- Reports Monthly & annual reports since 2015: Global temperatures (Hansen, Sato & Ruedy)
- Links More CSAS climate data, research, books and other links (Sato & Hansen)
NASA GISS Source data analysis
- Data Global temperature index relative to 1951-1980 baseline
- Info Surface temperature analysis (GISTEMP)
- Info Updates regarding the NOAA GHCN v4 and ERSST v5. analysis of global temperature data
- Info & data More NASA Goddard datasets & images
NOAA NCEI Source dataset information
- Global historical climatology network monthly (GHCNm) dataset
- Extended reconstructed sea surface temperature (ERSST) dataset
*Note: NOAA-NCEI reports temperature increases relative to the 20th Century global average surface temperature, not pre-industrial levels.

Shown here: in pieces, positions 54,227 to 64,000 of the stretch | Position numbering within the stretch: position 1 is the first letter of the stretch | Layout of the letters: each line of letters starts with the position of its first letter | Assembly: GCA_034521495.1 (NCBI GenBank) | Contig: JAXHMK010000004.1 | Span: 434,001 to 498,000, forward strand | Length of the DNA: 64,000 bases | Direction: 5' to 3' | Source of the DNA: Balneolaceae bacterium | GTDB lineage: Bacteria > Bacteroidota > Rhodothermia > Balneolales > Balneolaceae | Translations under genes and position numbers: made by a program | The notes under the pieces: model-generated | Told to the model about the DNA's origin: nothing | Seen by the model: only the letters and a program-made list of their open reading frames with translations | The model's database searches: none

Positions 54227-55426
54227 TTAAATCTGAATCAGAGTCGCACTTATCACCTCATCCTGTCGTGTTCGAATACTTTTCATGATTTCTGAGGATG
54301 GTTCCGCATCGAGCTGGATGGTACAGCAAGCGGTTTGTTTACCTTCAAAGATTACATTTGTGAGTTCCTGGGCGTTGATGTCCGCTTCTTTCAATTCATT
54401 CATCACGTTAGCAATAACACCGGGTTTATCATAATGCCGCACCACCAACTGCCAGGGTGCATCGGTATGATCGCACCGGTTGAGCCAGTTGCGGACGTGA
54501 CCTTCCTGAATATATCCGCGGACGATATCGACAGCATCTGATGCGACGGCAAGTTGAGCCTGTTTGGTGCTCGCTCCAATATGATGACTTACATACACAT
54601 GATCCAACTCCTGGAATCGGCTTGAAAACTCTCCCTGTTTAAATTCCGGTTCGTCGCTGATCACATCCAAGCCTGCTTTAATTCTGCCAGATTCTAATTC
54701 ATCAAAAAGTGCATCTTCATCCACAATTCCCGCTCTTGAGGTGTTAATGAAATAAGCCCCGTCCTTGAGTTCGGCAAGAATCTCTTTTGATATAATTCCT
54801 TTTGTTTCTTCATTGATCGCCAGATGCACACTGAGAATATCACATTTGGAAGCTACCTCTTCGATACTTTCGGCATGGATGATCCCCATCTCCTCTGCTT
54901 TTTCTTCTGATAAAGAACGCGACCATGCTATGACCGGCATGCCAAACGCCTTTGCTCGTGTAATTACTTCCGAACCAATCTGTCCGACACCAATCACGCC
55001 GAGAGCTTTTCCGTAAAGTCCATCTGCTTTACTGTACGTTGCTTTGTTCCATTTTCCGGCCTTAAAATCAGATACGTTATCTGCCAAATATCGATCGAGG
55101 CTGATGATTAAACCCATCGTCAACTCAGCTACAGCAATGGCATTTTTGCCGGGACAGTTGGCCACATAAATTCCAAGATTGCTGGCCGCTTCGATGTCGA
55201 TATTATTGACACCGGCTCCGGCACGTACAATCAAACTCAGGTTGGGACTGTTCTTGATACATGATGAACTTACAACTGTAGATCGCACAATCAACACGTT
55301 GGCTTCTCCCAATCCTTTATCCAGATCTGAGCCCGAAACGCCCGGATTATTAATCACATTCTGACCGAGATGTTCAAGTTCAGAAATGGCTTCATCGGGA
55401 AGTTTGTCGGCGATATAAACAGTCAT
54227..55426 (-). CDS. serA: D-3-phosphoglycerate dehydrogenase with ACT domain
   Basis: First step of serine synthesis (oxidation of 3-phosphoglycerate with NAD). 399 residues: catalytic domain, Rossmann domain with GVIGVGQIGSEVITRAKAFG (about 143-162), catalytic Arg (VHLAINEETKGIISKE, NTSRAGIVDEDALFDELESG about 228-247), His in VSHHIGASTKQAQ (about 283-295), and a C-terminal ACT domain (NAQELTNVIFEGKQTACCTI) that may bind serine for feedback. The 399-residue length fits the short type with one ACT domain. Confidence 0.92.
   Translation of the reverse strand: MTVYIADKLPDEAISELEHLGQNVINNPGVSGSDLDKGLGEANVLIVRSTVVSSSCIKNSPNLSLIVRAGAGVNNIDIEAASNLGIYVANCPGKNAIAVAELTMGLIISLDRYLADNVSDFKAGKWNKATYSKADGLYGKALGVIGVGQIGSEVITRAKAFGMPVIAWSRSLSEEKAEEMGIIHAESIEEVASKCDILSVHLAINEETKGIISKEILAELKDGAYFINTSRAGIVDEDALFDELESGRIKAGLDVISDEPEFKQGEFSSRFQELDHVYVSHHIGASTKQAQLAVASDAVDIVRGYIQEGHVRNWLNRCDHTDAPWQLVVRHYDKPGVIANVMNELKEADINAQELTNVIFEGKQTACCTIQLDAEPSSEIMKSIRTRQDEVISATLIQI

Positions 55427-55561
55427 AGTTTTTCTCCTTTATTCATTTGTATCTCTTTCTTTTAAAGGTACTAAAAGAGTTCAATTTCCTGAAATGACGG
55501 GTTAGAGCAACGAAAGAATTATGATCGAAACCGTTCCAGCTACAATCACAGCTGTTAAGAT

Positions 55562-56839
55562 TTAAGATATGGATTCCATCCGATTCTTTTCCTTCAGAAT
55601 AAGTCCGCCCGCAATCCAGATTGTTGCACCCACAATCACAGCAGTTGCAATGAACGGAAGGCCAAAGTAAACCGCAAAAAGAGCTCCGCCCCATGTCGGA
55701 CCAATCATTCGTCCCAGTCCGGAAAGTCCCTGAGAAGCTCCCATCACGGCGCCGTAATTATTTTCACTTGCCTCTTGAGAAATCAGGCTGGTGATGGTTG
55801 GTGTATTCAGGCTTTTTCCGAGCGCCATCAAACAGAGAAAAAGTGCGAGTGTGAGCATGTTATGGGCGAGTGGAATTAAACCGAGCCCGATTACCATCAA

2021 Global Temperatures
6th warmest year since 1880
Yearly Changes in Global Average Temperatures
1880 - 2021 (relative to 1880-1920 average)
This graph is available in a PDF and accessible on the source Global Temperature page on the Columbia University website. It uses 1880-1920 base period for reasons given in by Hansen and Sato in their 2016 paper, A Better Graph.
CSAS Earth Institute annual update: January 13, 2022
"Global surface temperature in 2021 (see figure above) was +1.12°C (~2°F) relative to the 1880-1920 average in the GISS (Goddard Institute for Space Studies) analysis.